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All Levels | Novelists rely on settings to develop character and weave meaningful links between reader and narrative. If you flip that on its head, you have a new way to approach design criticism—namely, using the lens of fiction to evaluate architecture. We’ll find and follow literary characters beyond the page, down the street and into buildings, helping us comprehend designed space in ways not fully accessible by sight alone. We’ll look at writers like Kafka, who rely on space and place to develop character, and use those techniques to critique the built world around us. We’ll explore buildings around Capitol Hill to put our skills into practice, and workshop our ideas in class. This class includes a lunch break.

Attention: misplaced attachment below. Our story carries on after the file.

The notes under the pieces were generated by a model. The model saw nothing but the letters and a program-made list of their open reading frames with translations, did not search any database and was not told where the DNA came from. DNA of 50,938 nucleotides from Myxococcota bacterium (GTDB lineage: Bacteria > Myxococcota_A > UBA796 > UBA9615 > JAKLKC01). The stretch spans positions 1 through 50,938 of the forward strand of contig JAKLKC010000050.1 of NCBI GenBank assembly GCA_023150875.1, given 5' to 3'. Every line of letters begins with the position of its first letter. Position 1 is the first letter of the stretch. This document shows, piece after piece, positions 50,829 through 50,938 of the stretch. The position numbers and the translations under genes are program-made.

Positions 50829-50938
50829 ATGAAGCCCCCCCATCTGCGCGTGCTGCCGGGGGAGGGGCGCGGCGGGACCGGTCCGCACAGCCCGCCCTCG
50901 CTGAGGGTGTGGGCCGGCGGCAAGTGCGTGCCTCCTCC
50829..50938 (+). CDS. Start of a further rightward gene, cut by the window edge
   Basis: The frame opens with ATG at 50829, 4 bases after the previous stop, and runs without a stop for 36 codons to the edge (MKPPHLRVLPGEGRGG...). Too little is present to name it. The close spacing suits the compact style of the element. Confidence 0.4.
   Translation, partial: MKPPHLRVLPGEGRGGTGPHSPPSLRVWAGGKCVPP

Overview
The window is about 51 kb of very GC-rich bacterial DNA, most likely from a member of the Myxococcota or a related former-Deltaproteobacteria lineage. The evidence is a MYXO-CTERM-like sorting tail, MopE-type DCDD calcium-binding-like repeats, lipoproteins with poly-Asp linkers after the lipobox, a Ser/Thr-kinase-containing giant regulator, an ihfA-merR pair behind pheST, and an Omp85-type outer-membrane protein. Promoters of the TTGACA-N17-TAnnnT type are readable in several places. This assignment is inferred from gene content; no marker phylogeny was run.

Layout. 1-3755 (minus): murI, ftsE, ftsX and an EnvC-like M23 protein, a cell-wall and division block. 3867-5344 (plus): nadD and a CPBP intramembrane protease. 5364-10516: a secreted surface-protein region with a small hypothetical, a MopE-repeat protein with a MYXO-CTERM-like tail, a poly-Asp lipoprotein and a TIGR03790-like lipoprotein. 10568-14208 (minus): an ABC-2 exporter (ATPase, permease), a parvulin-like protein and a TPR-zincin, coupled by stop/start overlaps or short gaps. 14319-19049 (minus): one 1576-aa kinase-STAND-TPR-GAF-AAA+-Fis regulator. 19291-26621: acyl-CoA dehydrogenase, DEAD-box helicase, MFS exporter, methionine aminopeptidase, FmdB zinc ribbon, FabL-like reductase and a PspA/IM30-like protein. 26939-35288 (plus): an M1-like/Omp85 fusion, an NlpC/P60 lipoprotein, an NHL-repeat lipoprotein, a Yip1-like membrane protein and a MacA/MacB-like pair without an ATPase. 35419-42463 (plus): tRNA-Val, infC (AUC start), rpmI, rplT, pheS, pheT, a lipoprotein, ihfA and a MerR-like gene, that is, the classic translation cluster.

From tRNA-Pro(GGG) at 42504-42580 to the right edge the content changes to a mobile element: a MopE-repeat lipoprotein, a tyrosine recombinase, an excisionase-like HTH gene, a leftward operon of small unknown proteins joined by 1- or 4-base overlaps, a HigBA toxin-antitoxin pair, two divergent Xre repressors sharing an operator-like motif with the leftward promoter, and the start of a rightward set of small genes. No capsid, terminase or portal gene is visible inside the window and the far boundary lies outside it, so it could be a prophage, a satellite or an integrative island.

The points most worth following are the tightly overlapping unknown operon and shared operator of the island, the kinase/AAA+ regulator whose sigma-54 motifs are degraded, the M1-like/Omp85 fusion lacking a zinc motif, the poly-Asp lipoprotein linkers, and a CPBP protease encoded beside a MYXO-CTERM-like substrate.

Ayad Rahmani is a professor of architecture at Washington State University where he teaches courses on design and theory. He is the author of two books, the last on Kafka and architecture titled Kafka’s Architectures, published in 2015. He writes widely on subjects related to art, architecture and literature, currently as the architecture critic for the Moscow Pullman Daily News. He is currently working on a new book on Frank Lloyd Wright and Ralph Waldo Emerson, examining the American project through the lens of architecture and literature.